I am disappointed to learn that Ernest Hemingway was not totally pissed when he wrote his great novels.
According to an article in Food Republic, Papa was in fact staunchly against the practice of drink-writing.
‘Jeezus Christ! Have you ever heard of anyone who drank while he worked?’ he apparently told one interviewer. ‘You’re thinking of Faulkner. He does sometimes – and I can tell right in the middle of a page when he’s had his first one.’
Hemingway is a hero of mine. Sparse prose allied with prodigious boozing has always seemed an ideal blueprint for the writer’s life, and although bullfighting has always left me cold I have always aspired to that kind of write-it-and-be-goddamned philosophy.
I enjoy a whisky or three when I write (I hasten to add I normally write in the evening). Sometimes, during a particularly gruelling chapter, half a bottle can disappear as if by magic. But there are physical limits. If you find yourself typing one-fingered while holding open one eye then the chances are your best work is behind you and it is time to go to bed.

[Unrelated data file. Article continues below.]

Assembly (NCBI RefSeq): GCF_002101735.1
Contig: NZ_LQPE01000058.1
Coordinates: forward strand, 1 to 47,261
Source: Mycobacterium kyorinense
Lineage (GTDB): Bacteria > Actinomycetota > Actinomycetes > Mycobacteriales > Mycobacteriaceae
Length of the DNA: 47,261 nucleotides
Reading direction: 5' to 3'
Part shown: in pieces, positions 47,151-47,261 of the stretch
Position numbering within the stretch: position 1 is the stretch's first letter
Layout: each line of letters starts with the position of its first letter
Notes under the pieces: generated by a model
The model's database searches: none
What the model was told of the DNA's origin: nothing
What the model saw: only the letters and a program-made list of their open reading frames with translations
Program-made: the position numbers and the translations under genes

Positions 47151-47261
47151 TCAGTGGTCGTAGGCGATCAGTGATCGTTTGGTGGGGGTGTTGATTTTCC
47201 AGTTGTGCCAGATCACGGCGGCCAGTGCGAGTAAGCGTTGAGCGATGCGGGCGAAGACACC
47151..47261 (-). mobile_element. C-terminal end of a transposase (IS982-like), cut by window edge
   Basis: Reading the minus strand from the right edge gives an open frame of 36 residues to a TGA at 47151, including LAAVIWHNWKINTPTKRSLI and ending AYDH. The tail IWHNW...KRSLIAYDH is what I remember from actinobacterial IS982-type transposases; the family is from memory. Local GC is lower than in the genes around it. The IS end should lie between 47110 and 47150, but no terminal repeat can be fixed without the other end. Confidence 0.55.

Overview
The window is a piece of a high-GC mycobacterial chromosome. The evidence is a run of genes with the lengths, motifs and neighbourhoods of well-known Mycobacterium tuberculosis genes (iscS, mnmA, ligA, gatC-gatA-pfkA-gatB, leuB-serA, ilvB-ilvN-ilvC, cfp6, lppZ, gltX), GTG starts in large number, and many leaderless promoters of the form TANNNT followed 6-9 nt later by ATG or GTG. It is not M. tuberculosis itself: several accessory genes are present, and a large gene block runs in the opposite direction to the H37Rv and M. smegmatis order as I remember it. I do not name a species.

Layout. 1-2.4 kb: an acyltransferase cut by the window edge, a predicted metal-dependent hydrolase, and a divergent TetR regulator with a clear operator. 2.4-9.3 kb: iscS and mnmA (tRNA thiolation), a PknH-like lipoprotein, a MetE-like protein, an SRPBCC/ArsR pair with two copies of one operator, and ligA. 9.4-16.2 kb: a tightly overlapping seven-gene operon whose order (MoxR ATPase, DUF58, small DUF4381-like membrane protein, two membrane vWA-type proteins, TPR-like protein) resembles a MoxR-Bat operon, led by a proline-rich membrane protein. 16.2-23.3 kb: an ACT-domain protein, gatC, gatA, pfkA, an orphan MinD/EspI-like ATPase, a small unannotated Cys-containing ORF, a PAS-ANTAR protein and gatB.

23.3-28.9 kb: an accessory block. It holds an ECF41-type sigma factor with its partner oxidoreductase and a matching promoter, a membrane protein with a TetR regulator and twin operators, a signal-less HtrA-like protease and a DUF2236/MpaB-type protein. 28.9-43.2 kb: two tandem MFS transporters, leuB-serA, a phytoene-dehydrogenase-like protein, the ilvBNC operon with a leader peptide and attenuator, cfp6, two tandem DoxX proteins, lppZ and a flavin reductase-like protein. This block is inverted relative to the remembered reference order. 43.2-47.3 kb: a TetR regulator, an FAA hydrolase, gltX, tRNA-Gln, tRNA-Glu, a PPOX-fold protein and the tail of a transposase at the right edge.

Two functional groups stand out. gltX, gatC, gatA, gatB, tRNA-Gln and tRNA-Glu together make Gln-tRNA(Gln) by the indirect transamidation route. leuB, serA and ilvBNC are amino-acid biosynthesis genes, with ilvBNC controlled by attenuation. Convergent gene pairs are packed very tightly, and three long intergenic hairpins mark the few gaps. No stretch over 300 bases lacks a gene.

Hemingway supposedly filled himself a pitcher of martini every morning before heading to his typewriter to write such classics as For Whom The Bell Tolls and The Old Man and the Sea. Afterwards he would revise his manuscript while sipping absinthe and daiquiri.
It now seems that this was not the case. He enjoyed his drink, but Papa always knew he had to pay for it, so he took his day job seriously.
The truth can be a bitter pill. And while I shan’t be blowing my head off with a shotgun any time soon, I am not sure I thank Food Republic for shattering my illusions about one of the titans of modern literature. Cheers indeed.